February 22, 2013
Last night after enduring a harrowing nerve-wracking ride into Galle in a tuk tuk, today we decide to take the bus. The bus driver is at least as crazy as the taxi driver was, honking and swerving past every vehicle on the road, but being in the largest vehicle is a great advantage and reason enough to sit back and – try – to enjoy the show.Unawatuna Beach is aesthetically and ecologically an unattractive place. What once must have been a stunning pristine cove is now plastered with the ugliest concrete buildings imaginable: hotels, restaurants, cafes and bars. Commercial enterprises line a beach that apparently has mythological roots stemming from the Ramayana. When Hanuman, the monkey-warrior, undertook the journey to the Himalayas to gather the four healing herbs necessary to cure Lakshman – wounded while attempting to rescue the Princess Sita from the demon king Ravana – unable to locate them, he simply lifted and carried the whole mountain back to the battlefield with him, losing a piece along the way. It fell down in Unawatuna, thus giving the town its name which quite literally means, ‘fell down’.
Lounge chairs, towels, and umbrellas, rented by the day, are to be be had for a pittance, and we join the throng of holidayers lying on soft, spongey beach towels under bright orange umbrellas, reading in the shade and swimming in the delightfully warm, water.
There is nothing more relaxing than being rocked back and forth by gentle waves while floating on your back and when you’re sun-drunk and hungry, drifting into an open-air restaurant for a meal of fresh fish accompanied by rice and curry.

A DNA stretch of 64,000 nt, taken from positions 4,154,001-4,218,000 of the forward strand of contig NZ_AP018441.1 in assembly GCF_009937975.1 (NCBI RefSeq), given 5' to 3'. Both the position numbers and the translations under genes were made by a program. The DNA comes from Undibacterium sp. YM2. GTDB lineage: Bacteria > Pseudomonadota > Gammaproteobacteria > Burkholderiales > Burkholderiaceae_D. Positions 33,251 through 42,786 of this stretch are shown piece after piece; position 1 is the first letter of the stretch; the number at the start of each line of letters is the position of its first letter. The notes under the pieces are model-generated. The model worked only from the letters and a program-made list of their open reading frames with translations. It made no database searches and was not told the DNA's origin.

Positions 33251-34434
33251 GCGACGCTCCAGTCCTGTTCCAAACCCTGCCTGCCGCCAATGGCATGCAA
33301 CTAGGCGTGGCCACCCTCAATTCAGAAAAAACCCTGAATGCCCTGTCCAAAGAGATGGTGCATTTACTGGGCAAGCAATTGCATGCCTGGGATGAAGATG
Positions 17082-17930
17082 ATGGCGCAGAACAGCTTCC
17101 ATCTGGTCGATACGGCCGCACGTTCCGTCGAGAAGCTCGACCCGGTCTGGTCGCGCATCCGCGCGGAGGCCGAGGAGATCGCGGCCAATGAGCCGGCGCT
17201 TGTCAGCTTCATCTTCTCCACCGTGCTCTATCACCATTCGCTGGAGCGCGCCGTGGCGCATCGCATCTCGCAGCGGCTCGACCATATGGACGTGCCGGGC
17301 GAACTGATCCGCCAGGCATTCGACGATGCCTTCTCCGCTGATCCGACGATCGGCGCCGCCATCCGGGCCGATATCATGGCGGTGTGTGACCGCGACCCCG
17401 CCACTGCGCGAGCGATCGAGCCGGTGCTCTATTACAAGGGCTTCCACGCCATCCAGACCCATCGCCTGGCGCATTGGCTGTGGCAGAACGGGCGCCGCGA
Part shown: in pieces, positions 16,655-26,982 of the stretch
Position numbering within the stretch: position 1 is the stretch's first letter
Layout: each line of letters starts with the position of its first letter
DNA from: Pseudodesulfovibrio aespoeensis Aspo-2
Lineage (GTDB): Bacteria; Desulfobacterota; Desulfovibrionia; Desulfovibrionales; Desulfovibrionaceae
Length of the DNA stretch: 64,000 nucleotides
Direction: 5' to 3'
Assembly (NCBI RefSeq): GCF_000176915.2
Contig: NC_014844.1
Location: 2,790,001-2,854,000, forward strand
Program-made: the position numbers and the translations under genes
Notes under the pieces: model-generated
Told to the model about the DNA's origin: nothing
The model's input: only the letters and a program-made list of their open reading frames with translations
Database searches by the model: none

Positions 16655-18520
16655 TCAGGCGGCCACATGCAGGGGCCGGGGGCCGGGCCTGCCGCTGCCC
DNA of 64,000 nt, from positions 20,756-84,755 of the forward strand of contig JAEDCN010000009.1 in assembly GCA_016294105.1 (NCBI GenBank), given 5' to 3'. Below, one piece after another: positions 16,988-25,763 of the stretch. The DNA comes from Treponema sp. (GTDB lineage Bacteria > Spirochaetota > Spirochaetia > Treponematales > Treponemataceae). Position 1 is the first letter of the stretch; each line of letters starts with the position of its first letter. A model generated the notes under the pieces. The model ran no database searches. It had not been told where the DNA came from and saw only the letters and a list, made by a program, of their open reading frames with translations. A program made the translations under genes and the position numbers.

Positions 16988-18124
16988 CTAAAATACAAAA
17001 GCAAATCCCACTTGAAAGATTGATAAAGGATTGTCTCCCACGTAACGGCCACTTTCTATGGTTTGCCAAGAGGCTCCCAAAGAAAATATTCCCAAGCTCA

It’s no wonder, now that the Civil War is over, that European, Russian and Asian tourists are increasingly discovering the beautiful island, Sri Lanka, as an ideal holiday spot offering clean, affordable hotels with excellent food and service.
The bus is full on the way back from the beach, and standing in the middle without falling over while our driver abruptly stops and starts is a challenging balance act, one the senior citizens standing around me seem to manage without difficulties. The driver barely slows down for men and boys who are expected to jump on and off while the bus is in motion. Women, children and tourists are, thankfully, exempt from this requirement. Christof has barely stepped onto the lowest step of the bus before it takes off, and because it’s full, that’s where he stays for the rest of the ride back to the hotel.
We have afternoon tea on the white-pillared porch using the free high speed wifi to finally catch up with each of our four children on Skype. I use the internet to plan our impending trip to Thailand, looking at possible bike routes in Thailand, Cambodia, Vietnam and Laos. There are so many available options, how can we possibly decide which one to follow?